One of my mentors likes to say, “The messenger will not rest until the message is delivered.” The messenger is whatever feeling you’re feeling — like pain. The feeling, the pain, will not rest until it delivers its message to you.

Knowing how to listen to our pain and discover its message, is one of the most grounding, liberating, resilience-creating skills I know of. It’s quite simple, but there are plenty of decent reasons we don’t do it:

Most of us weren’t taught or shown or modeled how to listen to our pain. We can only be what we can see. So when we are shown how to listen to our pain — and that it won’t kill us — then we can do it ourselves, with the natural ease of any birthright.

Another reason we don’t listen to our pain is that later in life we get fed (misleading and destructive) messages that one self-improvement regime or another will make our lives pain-free. And that if there is still pain, that’s a problem, and it’s because we are not yet fully self-improved.

Pain isn’t the problem. It’s our immature relationship with pain that creates problems.

And also, so many of us were in such pain-drenched situations growing up that ignoring, numbing, or medicating our pain was a wise, effective way to survive. It was good that we figured out how to feel less pain!

However. It’s just that now, that skill of ignoring pain that used to work, no longer works. In fact, it makes things worse.

Because what we knew yesterday is not what we need to know today.

Dear one, I keep waiting for the pandemic to be over, for the genocides to stop, for the wars to come to a cease-fire, for the courts to say “Ooops, what were we thinking? Silly us! Never mind,” for our hearts to stop breaking, for the daily overwhelm to calm the F down.

My friend, I’ve stopped waiting for any of this. I have been looking for and finding new skills that allow us to draw a breath of relief, to rest, to listen to what’s there, including pain, even though the madness of the world continues its whirl.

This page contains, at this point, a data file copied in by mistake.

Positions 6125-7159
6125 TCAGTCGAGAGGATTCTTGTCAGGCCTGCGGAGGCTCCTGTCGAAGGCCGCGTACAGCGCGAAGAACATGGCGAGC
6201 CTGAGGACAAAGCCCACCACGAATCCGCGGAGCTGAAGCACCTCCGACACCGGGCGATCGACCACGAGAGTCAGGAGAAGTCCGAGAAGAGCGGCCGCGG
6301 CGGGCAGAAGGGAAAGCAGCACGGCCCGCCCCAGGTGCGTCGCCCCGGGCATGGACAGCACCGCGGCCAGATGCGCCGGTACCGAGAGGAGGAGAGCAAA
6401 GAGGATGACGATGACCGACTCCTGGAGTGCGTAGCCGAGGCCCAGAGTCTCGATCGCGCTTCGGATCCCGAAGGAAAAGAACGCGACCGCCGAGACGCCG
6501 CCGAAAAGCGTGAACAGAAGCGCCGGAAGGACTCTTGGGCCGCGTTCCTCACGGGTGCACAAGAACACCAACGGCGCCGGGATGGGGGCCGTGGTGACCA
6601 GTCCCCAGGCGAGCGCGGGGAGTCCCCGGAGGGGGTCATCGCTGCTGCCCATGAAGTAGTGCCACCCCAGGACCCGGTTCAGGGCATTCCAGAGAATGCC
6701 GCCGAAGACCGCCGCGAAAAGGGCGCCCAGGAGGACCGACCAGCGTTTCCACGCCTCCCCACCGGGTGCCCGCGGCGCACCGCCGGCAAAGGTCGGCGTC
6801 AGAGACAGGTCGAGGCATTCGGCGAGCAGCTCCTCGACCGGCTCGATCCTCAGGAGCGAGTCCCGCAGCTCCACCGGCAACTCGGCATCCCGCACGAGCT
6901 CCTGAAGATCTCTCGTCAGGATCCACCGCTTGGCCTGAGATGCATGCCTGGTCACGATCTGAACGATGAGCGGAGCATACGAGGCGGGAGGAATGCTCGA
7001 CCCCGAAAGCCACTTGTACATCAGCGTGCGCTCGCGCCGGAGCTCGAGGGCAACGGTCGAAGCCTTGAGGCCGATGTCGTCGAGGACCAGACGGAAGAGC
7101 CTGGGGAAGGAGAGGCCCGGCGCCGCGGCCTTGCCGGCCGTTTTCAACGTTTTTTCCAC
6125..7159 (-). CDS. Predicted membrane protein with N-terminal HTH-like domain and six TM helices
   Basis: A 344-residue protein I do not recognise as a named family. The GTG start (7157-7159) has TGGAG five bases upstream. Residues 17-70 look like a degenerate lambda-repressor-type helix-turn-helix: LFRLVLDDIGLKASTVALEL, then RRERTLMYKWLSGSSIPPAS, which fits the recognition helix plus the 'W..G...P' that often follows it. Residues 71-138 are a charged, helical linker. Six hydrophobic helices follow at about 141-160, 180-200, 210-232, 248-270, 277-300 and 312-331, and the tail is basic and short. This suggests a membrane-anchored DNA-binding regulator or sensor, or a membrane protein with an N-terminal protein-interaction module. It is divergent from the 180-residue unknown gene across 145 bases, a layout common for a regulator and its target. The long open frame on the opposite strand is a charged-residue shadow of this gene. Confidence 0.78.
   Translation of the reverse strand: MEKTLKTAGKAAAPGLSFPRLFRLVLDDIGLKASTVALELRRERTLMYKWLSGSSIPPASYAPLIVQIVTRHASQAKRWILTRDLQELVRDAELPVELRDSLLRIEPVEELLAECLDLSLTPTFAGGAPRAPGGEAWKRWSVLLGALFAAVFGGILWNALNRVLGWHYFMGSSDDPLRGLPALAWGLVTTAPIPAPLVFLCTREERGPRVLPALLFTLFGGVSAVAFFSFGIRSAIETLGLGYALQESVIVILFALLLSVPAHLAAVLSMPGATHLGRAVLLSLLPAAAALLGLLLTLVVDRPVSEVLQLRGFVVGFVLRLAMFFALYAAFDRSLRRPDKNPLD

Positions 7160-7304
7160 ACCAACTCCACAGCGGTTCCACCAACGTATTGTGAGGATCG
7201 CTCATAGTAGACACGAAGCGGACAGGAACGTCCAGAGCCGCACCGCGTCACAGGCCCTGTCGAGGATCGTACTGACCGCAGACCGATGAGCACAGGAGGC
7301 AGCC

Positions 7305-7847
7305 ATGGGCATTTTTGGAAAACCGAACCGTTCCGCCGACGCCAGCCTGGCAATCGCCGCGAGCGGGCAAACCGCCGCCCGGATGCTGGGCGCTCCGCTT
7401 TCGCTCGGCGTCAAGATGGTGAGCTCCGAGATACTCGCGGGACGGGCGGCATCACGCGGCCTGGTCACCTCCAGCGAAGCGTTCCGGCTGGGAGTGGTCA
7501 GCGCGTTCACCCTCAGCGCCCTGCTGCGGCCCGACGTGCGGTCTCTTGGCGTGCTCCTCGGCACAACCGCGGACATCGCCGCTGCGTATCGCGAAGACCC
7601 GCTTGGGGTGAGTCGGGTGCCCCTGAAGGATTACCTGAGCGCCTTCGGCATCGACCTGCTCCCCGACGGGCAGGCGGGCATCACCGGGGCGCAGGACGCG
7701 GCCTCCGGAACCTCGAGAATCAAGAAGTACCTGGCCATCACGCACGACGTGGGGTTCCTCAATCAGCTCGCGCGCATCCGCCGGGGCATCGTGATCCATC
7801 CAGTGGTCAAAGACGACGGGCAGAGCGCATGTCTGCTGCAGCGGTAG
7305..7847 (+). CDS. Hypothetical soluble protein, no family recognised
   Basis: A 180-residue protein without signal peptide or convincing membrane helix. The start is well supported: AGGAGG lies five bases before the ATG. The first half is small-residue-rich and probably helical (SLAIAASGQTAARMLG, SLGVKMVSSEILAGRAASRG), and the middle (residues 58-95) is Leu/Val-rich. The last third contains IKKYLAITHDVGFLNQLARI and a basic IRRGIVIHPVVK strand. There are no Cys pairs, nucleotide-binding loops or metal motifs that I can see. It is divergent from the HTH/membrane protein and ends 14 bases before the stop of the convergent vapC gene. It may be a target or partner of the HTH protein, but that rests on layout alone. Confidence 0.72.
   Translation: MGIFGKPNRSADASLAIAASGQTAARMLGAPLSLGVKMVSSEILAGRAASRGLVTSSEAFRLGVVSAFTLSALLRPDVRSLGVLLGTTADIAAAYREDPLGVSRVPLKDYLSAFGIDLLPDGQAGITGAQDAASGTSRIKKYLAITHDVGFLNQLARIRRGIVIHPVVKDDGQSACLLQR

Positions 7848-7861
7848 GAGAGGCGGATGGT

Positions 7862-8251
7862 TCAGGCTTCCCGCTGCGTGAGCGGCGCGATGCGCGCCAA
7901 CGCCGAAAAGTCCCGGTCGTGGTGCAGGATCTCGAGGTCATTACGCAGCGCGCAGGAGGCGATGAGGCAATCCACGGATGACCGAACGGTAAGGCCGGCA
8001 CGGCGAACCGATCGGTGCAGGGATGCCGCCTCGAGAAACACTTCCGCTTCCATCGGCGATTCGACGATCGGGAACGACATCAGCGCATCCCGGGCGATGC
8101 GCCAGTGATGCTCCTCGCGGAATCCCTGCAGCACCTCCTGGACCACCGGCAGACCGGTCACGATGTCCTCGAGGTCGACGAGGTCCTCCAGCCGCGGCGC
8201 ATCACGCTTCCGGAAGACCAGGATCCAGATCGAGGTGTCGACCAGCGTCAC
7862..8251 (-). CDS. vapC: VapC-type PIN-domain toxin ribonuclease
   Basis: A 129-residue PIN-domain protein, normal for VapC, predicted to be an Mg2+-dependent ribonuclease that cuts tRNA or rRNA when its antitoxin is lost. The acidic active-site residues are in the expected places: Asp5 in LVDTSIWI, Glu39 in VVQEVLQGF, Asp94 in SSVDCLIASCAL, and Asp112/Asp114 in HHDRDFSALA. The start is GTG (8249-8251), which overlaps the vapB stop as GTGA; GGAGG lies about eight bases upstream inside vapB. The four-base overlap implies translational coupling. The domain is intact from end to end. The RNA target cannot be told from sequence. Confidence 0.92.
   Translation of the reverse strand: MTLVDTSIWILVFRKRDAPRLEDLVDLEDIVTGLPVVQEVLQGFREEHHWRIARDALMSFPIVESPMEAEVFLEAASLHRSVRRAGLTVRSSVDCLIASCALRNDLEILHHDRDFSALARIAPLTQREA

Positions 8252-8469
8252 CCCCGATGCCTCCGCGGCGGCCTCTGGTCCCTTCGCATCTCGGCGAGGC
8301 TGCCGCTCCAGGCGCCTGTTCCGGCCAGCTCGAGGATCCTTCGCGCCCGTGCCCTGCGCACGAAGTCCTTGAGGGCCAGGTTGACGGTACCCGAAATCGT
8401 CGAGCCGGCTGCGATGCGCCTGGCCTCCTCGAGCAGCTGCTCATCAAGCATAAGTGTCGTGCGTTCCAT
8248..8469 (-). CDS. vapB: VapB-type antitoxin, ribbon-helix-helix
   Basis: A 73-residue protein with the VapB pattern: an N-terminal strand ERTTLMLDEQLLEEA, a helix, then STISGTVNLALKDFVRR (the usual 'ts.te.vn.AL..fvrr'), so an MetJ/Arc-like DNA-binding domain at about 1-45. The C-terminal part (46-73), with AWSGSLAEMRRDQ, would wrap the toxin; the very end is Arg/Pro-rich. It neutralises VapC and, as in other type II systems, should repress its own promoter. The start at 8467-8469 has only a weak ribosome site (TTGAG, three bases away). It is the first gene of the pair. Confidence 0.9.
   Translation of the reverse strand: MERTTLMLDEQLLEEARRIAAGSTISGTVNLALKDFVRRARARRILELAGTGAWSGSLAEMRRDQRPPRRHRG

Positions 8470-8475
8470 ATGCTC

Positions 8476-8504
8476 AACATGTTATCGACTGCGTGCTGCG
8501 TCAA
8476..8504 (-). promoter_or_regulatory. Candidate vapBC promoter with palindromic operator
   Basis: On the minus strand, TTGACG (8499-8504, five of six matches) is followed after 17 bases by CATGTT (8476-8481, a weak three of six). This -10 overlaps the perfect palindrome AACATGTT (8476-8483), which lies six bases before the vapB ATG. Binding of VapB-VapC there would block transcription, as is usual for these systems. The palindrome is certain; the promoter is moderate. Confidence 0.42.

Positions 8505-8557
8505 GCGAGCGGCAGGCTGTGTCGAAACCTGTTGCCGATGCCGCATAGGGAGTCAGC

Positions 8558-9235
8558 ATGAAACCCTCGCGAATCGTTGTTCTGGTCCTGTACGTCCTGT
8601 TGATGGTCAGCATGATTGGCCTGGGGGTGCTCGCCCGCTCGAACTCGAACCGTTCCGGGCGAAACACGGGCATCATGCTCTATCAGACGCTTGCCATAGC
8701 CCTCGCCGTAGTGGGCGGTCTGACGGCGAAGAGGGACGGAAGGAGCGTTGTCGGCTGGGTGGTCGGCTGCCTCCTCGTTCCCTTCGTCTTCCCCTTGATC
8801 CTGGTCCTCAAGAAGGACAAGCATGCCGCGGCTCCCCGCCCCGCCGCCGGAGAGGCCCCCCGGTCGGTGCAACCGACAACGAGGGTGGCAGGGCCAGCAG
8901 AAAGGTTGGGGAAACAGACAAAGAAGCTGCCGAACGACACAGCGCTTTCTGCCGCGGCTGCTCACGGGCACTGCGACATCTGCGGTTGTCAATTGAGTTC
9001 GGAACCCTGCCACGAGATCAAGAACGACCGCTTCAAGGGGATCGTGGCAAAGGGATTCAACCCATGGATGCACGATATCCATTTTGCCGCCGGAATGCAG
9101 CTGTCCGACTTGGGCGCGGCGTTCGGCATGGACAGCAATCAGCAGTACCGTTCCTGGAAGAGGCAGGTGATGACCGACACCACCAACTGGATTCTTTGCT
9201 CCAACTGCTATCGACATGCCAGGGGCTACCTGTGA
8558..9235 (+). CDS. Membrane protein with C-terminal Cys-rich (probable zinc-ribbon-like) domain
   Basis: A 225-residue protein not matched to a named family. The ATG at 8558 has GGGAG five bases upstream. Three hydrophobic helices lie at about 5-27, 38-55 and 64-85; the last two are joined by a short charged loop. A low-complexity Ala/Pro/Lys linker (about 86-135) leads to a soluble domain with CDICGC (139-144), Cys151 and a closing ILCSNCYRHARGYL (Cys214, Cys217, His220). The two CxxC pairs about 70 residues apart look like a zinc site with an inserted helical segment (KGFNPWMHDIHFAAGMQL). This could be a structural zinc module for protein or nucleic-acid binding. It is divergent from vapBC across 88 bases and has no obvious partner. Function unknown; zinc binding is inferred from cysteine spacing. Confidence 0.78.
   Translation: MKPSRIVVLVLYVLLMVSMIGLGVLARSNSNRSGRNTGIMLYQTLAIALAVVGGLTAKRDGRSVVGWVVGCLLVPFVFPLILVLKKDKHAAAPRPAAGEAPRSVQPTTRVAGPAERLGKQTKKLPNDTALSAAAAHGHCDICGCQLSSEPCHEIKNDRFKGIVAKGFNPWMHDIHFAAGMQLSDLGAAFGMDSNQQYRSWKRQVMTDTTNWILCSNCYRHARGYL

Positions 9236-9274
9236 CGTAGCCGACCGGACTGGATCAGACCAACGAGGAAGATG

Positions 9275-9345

I have some beautiful things for you in the coming months. Programs, offerings, supportive tools. I look forward to sharing them with you.

I want for you to feel sweetness in being you. I want you to know what is yours to do this lifetime. I want for you wisdom, radical self-respect, and a good life. I want for you to break the trance of worry about wrinkles or gray hairs or the size of your thighs. I want for you to see beauty all around you and — most importantly — all up in you. I want for you to love your flesh. I want for you to know how to mine for the golden wisdom in such unlikely places as shame, overwhelm, and inner conflict. I want for you to buff those muscles of celebrating your wins and of voicing your joy.

I want you to put down the tools that used to work but now don’t and to pick up new ones that do.

I want all of that for you even while, especially while your life may be as full of fallen branches and sharp stones as mine is.

With warmth,

PS: Image by Wendy K. Yalom